The point in time when I realised the restaurant was going to be a success. There's a big difference between being a chef and a chef-owner. Being a chef-owner you're responsible for 30 people's livelihoods. I'm responsible for giving them work, paying them and ensuring my vendors are paid too, and it's finding the right balance that's a big step for any chef. It's easy to spend ther people's money. That was a major turning point - learning not only how to be a successful chef but a restaurant first and getting the most out of people.
What are your thoughts on the attention you've had over the past few years from the media and critics?
I don't think too much about it. It's a positive and it helps the restaurant be a success but I don't think too much about how it portrays me because it's always distorted. I like to think that you're never as bad as they say you are but you're never as good either.
Would you lke to be a celebrity chef?
No not really. Maybe if they paid me millions for a TV show. I did Iron Chef America which was nerve-wracking and live - there's nothing fake about the hour that you're cooking. The funny thing is that equipment can break or you can cut your finger off but they're not going to stop it. There's a lot of contrived scenario and drama on the show but the cooking is very real.
How would you say your cooking fares on the global stage?
We have a lot of international visitors who make this restaurant a destination and that makes us very proud and happy, but it creates a level of expectation that pushes us. In terms of competitiveness we don't really care, it's not important. It may have been to my more immature self but now I believe it's more important to let things fall where they may. If good things happen to us naturally then it means we are on the right track.
What effect has being associated with the S.Pellegrino World's 50 Best Restaurants awards had on your business?
In 2006 when we entered the list it was astonishing. It was the first time a lot of people in the US and overseas had heard about the restaurant. There was only a handful of Asmerican restaurants that year and so it put us in this elite category. Although since then we've been in the 51-100 list and it's not the same thing, we've still gained recognition.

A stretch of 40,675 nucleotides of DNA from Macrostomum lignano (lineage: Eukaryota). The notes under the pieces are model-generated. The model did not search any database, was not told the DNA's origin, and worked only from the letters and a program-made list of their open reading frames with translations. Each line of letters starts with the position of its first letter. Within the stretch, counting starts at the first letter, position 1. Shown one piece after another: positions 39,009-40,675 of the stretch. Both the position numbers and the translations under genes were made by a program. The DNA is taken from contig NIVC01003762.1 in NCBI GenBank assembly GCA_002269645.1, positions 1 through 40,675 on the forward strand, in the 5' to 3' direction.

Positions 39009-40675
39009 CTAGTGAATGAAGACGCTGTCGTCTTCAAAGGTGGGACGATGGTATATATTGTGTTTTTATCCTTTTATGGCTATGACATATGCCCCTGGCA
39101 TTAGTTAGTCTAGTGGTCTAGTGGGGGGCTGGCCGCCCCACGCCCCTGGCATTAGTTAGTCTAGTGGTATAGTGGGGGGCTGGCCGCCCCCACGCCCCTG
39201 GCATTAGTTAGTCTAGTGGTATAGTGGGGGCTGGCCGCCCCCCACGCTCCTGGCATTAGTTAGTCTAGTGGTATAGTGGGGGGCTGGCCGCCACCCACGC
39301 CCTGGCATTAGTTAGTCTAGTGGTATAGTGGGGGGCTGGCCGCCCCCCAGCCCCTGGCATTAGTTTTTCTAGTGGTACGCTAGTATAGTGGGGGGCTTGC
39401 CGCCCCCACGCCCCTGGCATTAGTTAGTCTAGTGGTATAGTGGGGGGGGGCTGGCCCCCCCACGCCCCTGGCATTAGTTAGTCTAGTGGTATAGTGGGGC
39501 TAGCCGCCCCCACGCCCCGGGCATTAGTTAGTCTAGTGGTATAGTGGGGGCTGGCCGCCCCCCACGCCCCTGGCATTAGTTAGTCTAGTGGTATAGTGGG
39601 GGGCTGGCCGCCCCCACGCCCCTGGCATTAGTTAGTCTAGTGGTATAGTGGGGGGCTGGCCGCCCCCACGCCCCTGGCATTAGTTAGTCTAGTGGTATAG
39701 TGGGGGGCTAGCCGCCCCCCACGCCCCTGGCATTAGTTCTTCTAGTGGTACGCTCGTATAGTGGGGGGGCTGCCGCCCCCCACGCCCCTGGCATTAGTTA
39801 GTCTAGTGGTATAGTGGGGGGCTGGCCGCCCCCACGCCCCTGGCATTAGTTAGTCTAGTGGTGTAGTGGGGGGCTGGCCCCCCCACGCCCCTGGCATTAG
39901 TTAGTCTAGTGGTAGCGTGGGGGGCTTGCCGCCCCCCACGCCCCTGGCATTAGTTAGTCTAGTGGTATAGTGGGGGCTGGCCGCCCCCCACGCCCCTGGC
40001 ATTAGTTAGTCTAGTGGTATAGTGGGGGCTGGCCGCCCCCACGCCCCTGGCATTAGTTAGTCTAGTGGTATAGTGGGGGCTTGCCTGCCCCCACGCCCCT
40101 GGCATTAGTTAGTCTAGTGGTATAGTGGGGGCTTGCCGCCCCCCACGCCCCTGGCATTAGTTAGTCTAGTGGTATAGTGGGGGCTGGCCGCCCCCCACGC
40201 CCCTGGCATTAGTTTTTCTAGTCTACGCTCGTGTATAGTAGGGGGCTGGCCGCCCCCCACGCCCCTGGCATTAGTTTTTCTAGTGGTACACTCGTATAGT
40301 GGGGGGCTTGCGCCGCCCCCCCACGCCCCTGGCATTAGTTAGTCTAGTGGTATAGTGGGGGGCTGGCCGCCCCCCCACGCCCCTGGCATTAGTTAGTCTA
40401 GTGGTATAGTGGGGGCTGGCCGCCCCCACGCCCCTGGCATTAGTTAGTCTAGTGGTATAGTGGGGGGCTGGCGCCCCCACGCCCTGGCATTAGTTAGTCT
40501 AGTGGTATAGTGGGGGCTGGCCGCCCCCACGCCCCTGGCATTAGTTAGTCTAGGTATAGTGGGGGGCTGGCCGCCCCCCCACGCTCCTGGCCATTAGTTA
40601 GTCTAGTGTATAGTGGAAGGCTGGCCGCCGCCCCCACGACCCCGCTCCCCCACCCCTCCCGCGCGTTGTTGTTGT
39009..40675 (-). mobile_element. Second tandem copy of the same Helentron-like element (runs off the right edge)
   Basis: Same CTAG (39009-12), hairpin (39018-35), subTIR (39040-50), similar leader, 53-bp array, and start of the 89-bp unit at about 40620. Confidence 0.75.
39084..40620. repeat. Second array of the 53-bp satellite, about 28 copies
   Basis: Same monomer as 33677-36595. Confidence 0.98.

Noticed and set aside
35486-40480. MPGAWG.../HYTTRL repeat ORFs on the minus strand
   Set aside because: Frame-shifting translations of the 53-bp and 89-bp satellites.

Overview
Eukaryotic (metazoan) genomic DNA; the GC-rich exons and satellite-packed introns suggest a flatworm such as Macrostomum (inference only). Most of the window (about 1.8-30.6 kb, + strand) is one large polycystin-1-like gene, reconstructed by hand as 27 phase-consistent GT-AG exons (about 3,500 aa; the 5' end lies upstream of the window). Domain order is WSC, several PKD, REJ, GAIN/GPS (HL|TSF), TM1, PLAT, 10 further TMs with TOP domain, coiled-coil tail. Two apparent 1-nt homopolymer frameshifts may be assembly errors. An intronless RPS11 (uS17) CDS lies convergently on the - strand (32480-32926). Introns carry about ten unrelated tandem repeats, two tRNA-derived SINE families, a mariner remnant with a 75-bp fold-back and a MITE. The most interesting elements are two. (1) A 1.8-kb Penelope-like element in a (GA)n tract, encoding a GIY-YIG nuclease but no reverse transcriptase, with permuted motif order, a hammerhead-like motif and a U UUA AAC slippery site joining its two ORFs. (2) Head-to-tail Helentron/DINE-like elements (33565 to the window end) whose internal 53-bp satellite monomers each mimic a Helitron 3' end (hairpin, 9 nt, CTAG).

Whats the definitive element about Manresa that makes it stand out?
It's a lot of small things we do correctly plus the uniqueness of our location. Los Gatos is off the beaten track and we're not in a major urban area. Even if youre visiting San Francisco and you want to eat at our restaurant it's an hours commitment and a lot of people dont want to do it. This is a destination place but it allows us to really speak about what we are, plus our relationship with Love Apple has a tremendous effect on what we do.
So why did you choose Los Gatos for Manresa?
I was in San Francisco and my first restaurant was a small bistro called Sent Sovi in Saratoga. It was successful and did great but the kitchen was tiny and I thought I would kill myself if I worked there another year. I almost went back to San Francisco with a new premise but we had carved a name in the South Bay and when we stumbled upon this place we fell in love with it. It was a restaurant before but just four walls and nothing on the inside. We've just completed a renovation last year, improving the entry way and patio.
What's in the future for David Kinch?
To stay alive and keep going. I have a couple of little side projects on the go. I've got Manresa's first book to deliver in November for a Fall 2013 release, which will be about our relationship with Love Apple Farms with recipes, photographs and narratives. I'd also like to do another place but I'm not sure what yet - we have a couple of things in the fire. I'm also doing some design projects involving plates which will hopefully be available in department stores soon, but I have a great balance right now, I'm happy. And if I'm happy it puts the restaurant in the most productive mood.